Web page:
The upcoming G20 Summit in Hangzhou, China on September 4th is expected to generate plenty of interest from figures all over the world, but it is developing countries that may well take the keenest interest.
That is the verdict of several South African experts, including Sabelo Gatsheni-Ndlovu, a researcher on Developmental Studies at the University of South Africa, who told Chinese news agency Xinhua that countries across Africa are to take a particularly keen eye on measures that they hope will combat global problems, including the environment, terrorism and general economy development.
Gatsheni-Ndlovu said: "The world is facing depressed growth and they have to come up with a solution on what needs to be done."
The environment is a particularly pertinent subject for many analysts and experts, with Gatsheni-Ndlovu stating that developed nations need to face up to the fact they are responsible for depletions in the ozone and take action accordingly.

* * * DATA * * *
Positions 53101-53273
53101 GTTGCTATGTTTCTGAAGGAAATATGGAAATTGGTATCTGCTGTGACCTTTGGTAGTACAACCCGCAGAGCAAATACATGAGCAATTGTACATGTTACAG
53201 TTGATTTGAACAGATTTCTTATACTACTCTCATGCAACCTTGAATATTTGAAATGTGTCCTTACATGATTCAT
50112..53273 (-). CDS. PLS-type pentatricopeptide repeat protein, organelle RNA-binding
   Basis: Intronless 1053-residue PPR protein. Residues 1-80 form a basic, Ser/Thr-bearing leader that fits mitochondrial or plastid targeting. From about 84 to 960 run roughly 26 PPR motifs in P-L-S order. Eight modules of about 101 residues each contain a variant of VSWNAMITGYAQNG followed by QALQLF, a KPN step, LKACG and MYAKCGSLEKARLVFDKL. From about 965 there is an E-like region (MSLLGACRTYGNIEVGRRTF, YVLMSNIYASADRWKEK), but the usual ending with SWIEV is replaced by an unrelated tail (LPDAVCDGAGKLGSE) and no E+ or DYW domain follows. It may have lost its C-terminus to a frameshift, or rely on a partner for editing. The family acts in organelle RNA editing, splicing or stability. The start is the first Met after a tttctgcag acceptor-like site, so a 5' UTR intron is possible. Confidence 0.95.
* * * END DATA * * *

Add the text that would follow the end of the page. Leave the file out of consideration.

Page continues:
The summit itself is to be held under the title, "Toward an Innovative, Invigorated, Interconnected and Inclusive World Economy", and Gatsheni-Ndlovu believes there is a real need for a long-term strategy in order to address the perceived slowdown in the global economy.
Concerns over the economy are also in the thoughts of Kuben Naidoo, Deputy Governor of the South African Reserve Bank (SARB), who in an interview of his own with Xinhua said there needs to be detailed plans drawn up by the G20 to avoid another potential economic crisis in the future.
"We expect G20 to address the broader issues around global growth, getting growth back on track to ensure sustainable growth and making sure that the financial sector reform process continue. We have to deal with too-big-to-fail issues," he said.
One such issue in need of addressing is that of Base Erosion and Profit Shifting (BEPS), which has become an issue for governments across the world.
OECD research has already made the conservative estimate that around four and ten per cent of global corporate income tax revenues are lost to non-compliance every year at a value of up to $240 billion.
The new OECD-led project and Common Reporting Standards that aim to lay bare non-compliant practices has already lead to action in South Africa, with the Reserve Bank's Financial Surveillance Department giving citizens a six-month period from October 1st this year under what is known as the Special Voluntary Disclosure Programme (SVDP).